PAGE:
DO IT BETTER

LIGHTING MAKES ALL THE DIFFERENCE IN DECOR. EVERY ONE OF MICHELLE’S CEILING FIXTURES IS ON A DIMMER—ALL THE BETTER FOR SETTING THE MOOD AT AN EVENING GET-TOGETHER.

HAPPY MEDLEY The breakfast room, left, hosts items from all over the world, and they coexist happily. An IKEA tulip table lurks under a custom-sewn indigo tablecloth, with leather chairs surrounding. In the corner is a quirky elephant sculpture by a French artist—years ago, Michelle borrowed it for a Domino shoot, and she got attached. “This is coming home with me,” she remembers thinking. “It’s wild but I love it.”

“OPEN SHELVES MAKE YOU EDIT YOUR THINGS,” MICHELLE SAYS. “THEY MAKE YOU BE PRETTY HONEST ABOUT WHAT YOU’VE GOT, AND THEY MAKE THE KITCHEN AIRIER, BRIGHTER, AND NICER TO BE IN.”

DO IT BETTER

RATHER THAN TOTING HOME SOUVENIR T-SHIRTS OR MUGS FROM A VACATION, INVEST IN ARTWORK (PHOTOS, PAINTINGS, TEXTILES) WHEN YOU TRAVEL. “TRY TO MEET LOCAL ARTISTS AND FIND COOL PIECES—THEY’LL REMIND YOU OF YOUR TRIP,” MICHELLE SAYS.

MEMORY COLLECTOR Michelle is careful to include meaningful items in every vignette in her home—things that are special to her and remind her of travels and family—and the living room bookcase, above, and living room nook, left, are brimming with them. The bottom shelf of the bookcase is piled with fabrics from all over the world (New York, Guatemala, France); the custom watercolor (an Etsy commission) on the gold-edged table is of her pup, Rufus.

“LIVING IN NEW YORK ALL THOSE YEARS MADE ME VALUE EVERY SQUARE INCH OF MY HOME. I TREASURE THE CLOSETS, THE BASEMENT, EVERYTHING—I TOOK ADVANTAGE OF EACH LITTLE SPACE!”
MICHELLE ADAMS, HOMEOWNER

DARING MENU “I didn’t need a super fancy-pants dining room, but at the same time, the house called for something sophisticated,” Michelle says. She toned down the room’s inherent formality with edgier elements: a metal hutch and sleek square chairs. They gather around an 1800s Swedish trestle table alongside antique chairs reupholstered with vintage Guatemalan fabric for the right balance between edgy and elegant.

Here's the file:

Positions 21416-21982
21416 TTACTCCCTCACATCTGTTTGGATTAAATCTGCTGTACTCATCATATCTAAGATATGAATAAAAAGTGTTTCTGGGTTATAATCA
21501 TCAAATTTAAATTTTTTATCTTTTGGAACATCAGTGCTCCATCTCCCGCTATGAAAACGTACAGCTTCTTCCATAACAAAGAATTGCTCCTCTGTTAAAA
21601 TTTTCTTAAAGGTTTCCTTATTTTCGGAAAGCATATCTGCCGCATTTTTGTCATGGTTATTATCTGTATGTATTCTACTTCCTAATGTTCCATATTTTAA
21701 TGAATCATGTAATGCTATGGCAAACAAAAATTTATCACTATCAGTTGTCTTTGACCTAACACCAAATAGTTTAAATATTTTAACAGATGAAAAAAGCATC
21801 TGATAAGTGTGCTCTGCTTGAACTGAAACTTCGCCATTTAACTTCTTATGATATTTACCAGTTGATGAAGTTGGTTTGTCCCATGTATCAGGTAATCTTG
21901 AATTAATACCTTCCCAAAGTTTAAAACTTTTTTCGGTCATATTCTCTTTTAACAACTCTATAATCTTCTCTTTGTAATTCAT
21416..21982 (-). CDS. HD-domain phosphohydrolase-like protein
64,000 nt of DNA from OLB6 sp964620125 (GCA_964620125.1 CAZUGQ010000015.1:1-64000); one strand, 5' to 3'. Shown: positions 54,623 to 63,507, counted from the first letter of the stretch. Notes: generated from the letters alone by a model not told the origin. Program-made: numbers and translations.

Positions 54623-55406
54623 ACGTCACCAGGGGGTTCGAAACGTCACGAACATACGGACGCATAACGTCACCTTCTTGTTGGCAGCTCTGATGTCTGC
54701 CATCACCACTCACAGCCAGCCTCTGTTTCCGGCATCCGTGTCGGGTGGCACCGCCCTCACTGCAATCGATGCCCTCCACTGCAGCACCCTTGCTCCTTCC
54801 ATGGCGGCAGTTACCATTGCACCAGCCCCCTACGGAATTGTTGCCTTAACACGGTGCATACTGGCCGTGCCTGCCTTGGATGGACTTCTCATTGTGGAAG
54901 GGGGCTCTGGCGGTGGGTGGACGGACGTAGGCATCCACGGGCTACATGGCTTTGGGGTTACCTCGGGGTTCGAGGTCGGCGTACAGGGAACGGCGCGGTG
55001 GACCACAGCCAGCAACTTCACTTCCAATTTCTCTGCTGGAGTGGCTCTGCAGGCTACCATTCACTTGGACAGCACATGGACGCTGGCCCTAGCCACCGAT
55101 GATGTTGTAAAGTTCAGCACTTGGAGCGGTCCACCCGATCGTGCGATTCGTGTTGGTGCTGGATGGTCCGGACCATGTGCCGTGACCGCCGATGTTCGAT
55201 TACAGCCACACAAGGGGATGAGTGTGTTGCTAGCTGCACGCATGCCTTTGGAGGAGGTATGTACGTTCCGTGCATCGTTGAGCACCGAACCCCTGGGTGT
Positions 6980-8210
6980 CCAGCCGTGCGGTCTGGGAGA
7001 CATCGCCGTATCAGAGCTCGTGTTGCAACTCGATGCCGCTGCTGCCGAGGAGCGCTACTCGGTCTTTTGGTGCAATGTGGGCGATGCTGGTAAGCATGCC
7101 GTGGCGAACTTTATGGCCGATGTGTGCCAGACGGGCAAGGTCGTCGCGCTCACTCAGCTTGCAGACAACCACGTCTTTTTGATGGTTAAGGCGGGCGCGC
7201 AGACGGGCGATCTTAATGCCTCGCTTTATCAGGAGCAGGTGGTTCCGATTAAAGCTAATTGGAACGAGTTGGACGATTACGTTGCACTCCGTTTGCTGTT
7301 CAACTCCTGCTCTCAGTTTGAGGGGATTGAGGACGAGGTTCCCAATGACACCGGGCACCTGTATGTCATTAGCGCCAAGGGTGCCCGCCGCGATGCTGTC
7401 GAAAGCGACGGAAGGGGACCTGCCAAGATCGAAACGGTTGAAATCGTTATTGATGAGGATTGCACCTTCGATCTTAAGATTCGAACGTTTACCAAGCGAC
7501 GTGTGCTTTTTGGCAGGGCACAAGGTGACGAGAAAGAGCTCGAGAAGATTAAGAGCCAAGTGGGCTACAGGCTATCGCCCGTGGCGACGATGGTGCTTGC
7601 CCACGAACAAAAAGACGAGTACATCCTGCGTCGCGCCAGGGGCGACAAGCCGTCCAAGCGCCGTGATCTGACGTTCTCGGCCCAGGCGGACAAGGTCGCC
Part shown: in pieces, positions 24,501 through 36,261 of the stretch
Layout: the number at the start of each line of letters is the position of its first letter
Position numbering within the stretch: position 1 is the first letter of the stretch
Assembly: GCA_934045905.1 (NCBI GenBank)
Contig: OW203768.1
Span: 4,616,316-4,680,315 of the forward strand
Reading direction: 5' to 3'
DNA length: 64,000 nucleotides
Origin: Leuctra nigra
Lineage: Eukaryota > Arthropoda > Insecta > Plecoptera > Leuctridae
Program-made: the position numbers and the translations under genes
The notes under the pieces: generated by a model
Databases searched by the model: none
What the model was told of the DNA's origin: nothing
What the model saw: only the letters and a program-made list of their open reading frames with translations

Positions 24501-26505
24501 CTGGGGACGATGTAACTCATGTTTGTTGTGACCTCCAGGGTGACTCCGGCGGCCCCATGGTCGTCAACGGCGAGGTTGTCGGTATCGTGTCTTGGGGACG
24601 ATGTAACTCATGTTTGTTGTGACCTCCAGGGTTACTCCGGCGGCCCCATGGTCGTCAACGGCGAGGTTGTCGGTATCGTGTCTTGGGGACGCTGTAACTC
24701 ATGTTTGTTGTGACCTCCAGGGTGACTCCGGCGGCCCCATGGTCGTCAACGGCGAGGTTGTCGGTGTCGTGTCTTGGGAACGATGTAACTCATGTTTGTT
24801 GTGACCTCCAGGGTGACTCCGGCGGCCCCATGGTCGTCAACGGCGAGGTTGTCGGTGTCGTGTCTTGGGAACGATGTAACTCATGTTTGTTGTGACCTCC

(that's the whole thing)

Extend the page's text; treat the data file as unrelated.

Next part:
MICHELLE APPLIED A ROLL OF CORK (BOUGHT ON AMAZON) LIKE WALLPAPER ON ONE WALL TO CREATE A GIANT BULLETIN BOARD WHERE SHE PINS IDEAS AND INSPIRATION FOR HER WORK.

DO IT BETTER

WHAT IS THE FIRST THING YOU SEE WHEN YOU WALK INTO A ROOM? IN HER OFFICE, MICHELLE WANTED TO FOCUS ON THE WARM WOOD WALL AND ANTIQUE OIL PAINTING RATHER THAN THE BUSY INSPIRATION BOARD.

ATTENTION-GETTER The office, this photo, was hiding these gorgeous wood planks under drywall coated in neon green paint. The dropped ceiling also concealed original beaded board. Michelle happened to be at the house when the contractor uncovered both—she stopped him from putting up more drywall. It’s here where Michelle works on her latest venture, The Maryn (themaryn.com), an online editorial destination “dedicated to the pursuit of living well.”

BACK IN BLACK The walls of the master bedroom, this photo, are cloaked in almost-black grass cloth, which imparts the depth, darkness, and texture Michelle was after. White curtains, white bedding, and a white upholstered headboard offset the dramatic walls. “It is a cozy little cave,” Michelle says.

FOR RESOURCES SEE PAGE 101.